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Forget everything you know about Rioja pairing….

At an imaginative food pairing for Rioja wines, sommelier Gonzalo Rodriguez Diaz tells db why there are plenty more mouthwatering combinations for drops from this region than red meat.

“When it comes to the Rioja selection on London wine lists there tends to be one to three classic styles, the usual suspects,” Gonzalo Rodriguez Diaz, sommelier at the two Michelin-starred La Dame de Pic restaurant in Tower Hill, told db. “But there is a wealth of opportunity to be discovered within Rioja and people are really starting to wake up to this.”

The objective of his wine pairing masterclass, part of the Rioja Residency held at The Ned on Wednesday 21 June, was to highlight the immense diversity of the acclaimed Spanish region, and to encourage wine fans to move away from their more conservative tastes.

“I want to break perceptions,” he said. “People like to put things in boxes and we need to get rid of the labels that we put on things.”

One of the key messages of the Rioja Residency in fact, was that Rioja is not a style of wine but a place, with as many idiosyncrasies and styles as the location.

Rodriguez Diaz’s masterclass called into question some traditional assumptions, such as that only bold red wines from the region need decanting. To prove the point, he pours an “extremely powerful” Garnacha Blanca (the Basilio Izquierdo Blanco 2014) made in a Bordeaux style, which requires a good two to three hours’ air-time before drinking.

He similarly debunks the outdated notion that rosados from Rioja are of the cheap and cheerful variety by uncorking a 100% Tempranillo Gran Reserva rosado produced by Bodega Akutain in Rioja Alta, which retails for £85 per bottle. “I love to drink this with baked aubergine, the skin slightly burned, with maybe a bit of caviar,” said Rodriguez-Diaz.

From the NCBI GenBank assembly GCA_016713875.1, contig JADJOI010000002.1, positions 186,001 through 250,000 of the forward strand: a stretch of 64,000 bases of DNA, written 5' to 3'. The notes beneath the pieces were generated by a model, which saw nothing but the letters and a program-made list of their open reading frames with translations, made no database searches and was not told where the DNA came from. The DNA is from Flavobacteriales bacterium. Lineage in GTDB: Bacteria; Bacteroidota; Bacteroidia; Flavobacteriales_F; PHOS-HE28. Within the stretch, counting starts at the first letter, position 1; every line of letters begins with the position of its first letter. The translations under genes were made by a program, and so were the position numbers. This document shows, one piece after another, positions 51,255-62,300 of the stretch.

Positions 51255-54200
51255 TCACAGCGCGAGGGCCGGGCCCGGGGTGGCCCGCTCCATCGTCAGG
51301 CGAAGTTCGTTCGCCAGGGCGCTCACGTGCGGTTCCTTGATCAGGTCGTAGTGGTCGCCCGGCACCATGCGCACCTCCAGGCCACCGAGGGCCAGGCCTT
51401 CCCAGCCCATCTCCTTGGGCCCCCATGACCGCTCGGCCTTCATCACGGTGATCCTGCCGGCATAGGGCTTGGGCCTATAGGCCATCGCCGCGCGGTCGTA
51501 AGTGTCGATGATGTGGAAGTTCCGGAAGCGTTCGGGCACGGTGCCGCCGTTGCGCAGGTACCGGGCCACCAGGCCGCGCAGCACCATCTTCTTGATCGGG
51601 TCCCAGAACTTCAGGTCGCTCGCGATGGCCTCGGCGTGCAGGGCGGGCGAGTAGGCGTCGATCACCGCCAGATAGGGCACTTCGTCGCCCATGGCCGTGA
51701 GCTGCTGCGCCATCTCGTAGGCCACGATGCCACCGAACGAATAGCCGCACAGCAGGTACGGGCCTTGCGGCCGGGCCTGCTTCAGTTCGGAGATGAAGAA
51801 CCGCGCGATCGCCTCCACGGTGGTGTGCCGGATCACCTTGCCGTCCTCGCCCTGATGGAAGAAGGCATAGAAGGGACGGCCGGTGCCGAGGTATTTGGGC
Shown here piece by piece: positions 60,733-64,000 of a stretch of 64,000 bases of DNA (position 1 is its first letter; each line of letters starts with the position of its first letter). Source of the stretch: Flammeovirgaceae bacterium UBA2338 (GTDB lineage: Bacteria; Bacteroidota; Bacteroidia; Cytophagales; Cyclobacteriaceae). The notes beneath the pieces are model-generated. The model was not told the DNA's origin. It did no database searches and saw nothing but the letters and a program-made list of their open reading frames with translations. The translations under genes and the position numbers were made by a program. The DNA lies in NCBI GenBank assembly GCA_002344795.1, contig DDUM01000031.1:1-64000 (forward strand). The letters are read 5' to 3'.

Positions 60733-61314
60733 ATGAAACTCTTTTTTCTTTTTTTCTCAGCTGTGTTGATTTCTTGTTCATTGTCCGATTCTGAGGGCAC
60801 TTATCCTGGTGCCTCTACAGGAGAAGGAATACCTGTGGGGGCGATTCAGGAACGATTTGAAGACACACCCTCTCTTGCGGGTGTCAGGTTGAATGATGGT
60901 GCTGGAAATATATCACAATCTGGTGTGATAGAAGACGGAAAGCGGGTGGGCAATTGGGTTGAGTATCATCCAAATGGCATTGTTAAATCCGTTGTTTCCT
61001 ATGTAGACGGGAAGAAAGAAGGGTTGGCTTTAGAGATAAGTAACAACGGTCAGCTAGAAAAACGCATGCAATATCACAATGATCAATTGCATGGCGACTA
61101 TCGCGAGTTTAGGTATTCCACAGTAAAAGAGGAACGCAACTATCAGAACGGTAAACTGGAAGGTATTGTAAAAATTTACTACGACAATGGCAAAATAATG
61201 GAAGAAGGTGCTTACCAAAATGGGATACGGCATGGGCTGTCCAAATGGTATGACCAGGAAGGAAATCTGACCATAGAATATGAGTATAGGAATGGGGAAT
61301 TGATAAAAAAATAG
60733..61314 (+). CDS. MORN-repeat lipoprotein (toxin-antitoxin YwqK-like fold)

We try a Maturana Blanca orange wine from the 2019 vintage, which spent 100 days on its skins before being aged in amphorae. Calling Maturana Blanca a “misunderstood grape” the sommelier applauds the variety’s ability to make wines with tension and texture thanks to its high acidity, and, says Rodriguez-Diaz, it may well “deserve a place in a fine dining restaurant.”

The wine (La Pequeñita Maturana Blanca by Alonso & Pedrajo) explodes with tropical notes of mango and passionfruit, and pairs beautifully with a seabream ceviche, marinated in mango, chilli and tiger milk.

According to Rodriguez-Diaz, the wine would work equally well with “eel or trout, both of which were very common in the Villalba de Rioja region, and were an important part of people’s diet there.”

Continuing to challenge the status quo, Rodriguez Diaz is keen to stress that amazing wines can be found from vintages that have been widely slammed.

“The 2017 vintage in Rioja has an extremely bad reputation but I’ve found some incredible wines from that year,” he said, urging people not to write off wines purely based on the year in which they were made.

He highlights Bodegas Moraza Garnacha 2017, a remarkably fresh biodynamic wine from San Vicente, aged entirely in concrete tanks, the grapes for which were picked “three weeks before everyone else”. The complex, elegant wine bears none of the weight of its 13% ABV on the palate.

Rodriguez Diaz makes the point that wines from the same vintage may also taste drastically differently due to some producers bottling right away while others bottle on demand, meaning that some of the wines “see a lot more wood than others”.

“More and more in Rioja we are seeing wines that don’t make you exhausted,” he said. “Wines where you can enjoy a second bottle and conversation with friends.”

Finally, Rodriguez Diaz urged consumers and wine professionals alike “not to think so much about areas or towns within Rioja when choosing a wine. Instead, think of producers, their philosophy and what they are trying to do; the style and personality behind the wines” as no two wineries, even when located next door to each other, strike the same note.



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